Emotion regulation can be costly. A study on the effects of emotion regulation strategies on impulsive purchases in consumers

  • Published April 27, 2016
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    Volume 12 2016, Issue #1 , pp. 41-49
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    1 articles

In retail, emotion-fueled impulse purchases constitute a large part of everyday consumer purchases. Thus, emotion regulation training could benefit consumers to help to control their impulsive buying. Yet, emotion regulation strategies are not unequivocally associated with positive effects. Since research investigating emotion regulation in consumer contexts is scarce, the goal of this study is to examine whether emotion regulation training could be a valuable tool for consumers to help to limit impulse spending.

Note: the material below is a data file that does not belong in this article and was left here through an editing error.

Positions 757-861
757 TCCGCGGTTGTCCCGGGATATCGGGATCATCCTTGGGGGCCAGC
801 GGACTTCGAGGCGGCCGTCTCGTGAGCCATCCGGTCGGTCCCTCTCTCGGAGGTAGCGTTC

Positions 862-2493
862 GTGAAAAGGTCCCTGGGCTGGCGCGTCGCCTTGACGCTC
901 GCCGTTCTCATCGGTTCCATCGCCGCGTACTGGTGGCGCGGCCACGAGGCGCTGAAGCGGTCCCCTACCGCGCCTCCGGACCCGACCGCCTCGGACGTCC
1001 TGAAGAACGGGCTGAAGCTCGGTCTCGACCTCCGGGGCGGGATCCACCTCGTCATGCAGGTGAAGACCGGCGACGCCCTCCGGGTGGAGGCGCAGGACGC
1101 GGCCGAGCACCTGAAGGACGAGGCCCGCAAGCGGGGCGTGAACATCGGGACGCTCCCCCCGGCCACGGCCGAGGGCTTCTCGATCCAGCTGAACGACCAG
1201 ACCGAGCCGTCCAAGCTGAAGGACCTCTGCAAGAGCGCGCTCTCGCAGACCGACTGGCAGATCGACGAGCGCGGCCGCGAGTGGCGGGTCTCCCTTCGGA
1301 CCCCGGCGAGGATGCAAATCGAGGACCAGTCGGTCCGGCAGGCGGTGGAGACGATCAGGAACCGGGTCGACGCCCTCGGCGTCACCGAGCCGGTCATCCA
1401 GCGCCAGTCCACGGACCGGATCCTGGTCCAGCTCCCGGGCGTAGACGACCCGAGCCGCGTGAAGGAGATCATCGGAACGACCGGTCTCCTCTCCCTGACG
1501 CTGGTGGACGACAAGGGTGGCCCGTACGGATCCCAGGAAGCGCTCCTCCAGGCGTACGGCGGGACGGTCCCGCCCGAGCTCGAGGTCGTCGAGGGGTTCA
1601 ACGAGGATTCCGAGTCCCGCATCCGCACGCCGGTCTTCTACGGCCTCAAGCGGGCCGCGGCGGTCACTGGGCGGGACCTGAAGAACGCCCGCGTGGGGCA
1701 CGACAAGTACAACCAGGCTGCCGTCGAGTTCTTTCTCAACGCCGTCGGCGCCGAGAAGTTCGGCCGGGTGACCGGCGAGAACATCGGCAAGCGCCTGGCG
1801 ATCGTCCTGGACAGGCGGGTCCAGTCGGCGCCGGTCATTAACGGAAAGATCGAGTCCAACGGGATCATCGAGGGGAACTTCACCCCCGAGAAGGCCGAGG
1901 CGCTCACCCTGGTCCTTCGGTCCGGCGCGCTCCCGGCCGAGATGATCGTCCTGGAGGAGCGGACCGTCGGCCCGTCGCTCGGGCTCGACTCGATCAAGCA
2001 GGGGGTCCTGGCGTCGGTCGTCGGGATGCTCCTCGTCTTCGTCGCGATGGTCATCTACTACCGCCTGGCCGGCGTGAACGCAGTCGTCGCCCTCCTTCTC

Customers at a local supermarket were recruited and randomly assigned to three groups: re-appraisal (n = 50), suppression (n = 50) and neutral (n = 50). The results show that re-appraisal does not differ affect impulse purchasing whilst the suppression group made significantly more impulse purchases and spent more compared to the neutral group. Yet, trait re-appraisal was associated with reduced impulsive purchasing in consumers with higher levels of negative emotions. The findings confirm that suppression appears a maladaptive form of emotion regulation and suggest that re-appraisal training could be a valuable tool for consumers, particularly for consumers with high levels of negative affect

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